I really like this approach and the possibilities it offers. This way of audience interaction invites the participants to also interact with each other. Their position in relation to the position of other people will result in musical output. In this experiment I only connected the regions to volume of instruments, but now I want to experiment with different kinds of mapping. I showed this to the master students of the conservatoire (NAIP programme) with who I collaborate for a Street Performance festival in May.
3. Brainstorm session with conservatoire students (Master programme NAIP)
Based on my latest experiments, I had a brainstorm session with two students from the NAIP programme from the conservatoire We discussed the following ideas and topics for further experimentation:
- Polyphony in melody when people stand in a certain way in relation to each other.
- We need a stable factor, something like background music. We could adjust that based on the atmosphere of the day? ( for example morning, afternoon, evening)
- Together with participants from the audience, real musicians react on music areas in the space and in that way interact and collaborate with the audience.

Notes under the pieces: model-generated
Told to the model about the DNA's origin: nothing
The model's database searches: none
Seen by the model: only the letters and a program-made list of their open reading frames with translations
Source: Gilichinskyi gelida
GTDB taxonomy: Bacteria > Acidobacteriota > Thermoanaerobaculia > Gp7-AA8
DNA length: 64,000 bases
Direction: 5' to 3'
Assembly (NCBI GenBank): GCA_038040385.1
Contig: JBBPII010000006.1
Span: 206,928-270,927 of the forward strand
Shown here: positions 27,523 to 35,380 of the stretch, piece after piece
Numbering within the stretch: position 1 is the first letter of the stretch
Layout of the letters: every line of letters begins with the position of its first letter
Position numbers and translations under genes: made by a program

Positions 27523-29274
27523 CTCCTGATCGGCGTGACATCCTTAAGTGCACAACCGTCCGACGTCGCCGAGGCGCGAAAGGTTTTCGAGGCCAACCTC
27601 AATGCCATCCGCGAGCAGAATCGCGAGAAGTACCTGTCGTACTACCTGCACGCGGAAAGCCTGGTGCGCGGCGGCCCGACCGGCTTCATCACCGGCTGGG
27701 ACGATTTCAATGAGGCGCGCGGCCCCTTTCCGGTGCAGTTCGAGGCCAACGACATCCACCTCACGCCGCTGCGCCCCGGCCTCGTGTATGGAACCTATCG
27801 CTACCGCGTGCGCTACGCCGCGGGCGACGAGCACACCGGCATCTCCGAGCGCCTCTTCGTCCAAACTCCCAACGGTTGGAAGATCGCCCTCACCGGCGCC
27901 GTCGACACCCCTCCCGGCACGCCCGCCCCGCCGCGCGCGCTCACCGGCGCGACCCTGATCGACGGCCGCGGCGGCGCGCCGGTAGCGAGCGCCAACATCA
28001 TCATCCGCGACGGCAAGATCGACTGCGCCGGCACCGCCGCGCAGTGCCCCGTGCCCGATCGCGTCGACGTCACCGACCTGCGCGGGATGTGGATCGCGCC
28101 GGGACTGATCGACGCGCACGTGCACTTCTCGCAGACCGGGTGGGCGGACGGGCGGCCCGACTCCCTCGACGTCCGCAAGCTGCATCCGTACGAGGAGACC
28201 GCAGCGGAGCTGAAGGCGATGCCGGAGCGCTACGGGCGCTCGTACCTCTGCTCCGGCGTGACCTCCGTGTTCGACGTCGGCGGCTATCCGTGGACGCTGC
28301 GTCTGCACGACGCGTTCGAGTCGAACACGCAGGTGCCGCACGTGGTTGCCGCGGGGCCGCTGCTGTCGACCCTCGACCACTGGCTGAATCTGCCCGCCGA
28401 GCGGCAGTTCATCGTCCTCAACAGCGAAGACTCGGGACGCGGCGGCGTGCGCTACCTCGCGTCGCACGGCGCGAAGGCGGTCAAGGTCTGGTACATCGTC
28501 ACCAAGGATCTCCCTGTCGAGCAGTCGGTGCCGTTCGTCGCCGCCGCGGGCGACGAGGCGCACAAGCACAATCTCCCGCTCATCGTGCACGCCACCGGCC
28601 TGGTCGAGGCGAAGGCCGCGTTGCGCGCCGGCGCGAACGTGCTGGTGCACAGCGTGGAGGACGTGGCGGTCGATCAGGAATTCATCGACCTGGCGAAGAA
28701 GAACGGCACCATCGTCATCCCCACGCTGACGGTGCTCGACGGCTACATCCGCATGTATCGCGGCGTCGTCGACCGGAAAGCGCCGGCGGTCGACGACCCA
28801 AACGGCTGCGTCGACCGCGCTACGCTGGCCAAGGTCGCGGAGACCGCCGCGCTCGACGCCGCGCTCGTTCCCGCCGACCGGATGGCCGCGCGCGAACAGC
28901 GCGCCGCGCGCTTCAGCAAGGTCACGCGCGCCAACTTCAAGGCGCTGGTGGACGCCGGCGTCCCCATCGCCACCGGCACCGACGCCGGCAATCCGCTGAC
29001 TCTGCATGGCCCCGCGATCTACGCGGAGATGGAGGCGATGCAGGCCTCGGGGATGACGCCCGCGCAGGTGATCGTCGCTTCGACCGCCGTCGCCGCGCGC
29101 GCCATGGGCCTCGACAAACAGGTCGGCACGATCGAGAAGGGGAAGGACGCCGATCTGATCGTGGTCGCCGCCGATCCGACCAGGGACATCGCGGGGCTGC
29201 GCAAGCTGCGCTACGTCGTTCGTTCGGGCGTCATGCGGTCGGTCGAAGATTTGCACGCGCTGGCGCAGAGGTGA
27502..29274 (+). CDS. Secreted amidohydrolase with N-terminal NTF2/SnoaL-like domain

- We could give workshops about this system?
- We could add a visual element, to make the interaction more clear. For example draw the areas on the ground, and/or use icons (of instruments).
- We could also drop the Ableton music and only let real live musicians play music while they react on cues from the system. (for example playing softer or louder)
- Breaking up the melody and during interaction with people slowly adding number of notes in the melody.
4. Literature studies
While working on this project I have also been reading literature related to this fascination of movement to music and interactive performances. And I am definitely not the first who is inspired by this thing, I even found experiments and works dating back to way before I was born!
I read two articles, and I will list a few aspects that I found inspiring and are relevant to my project.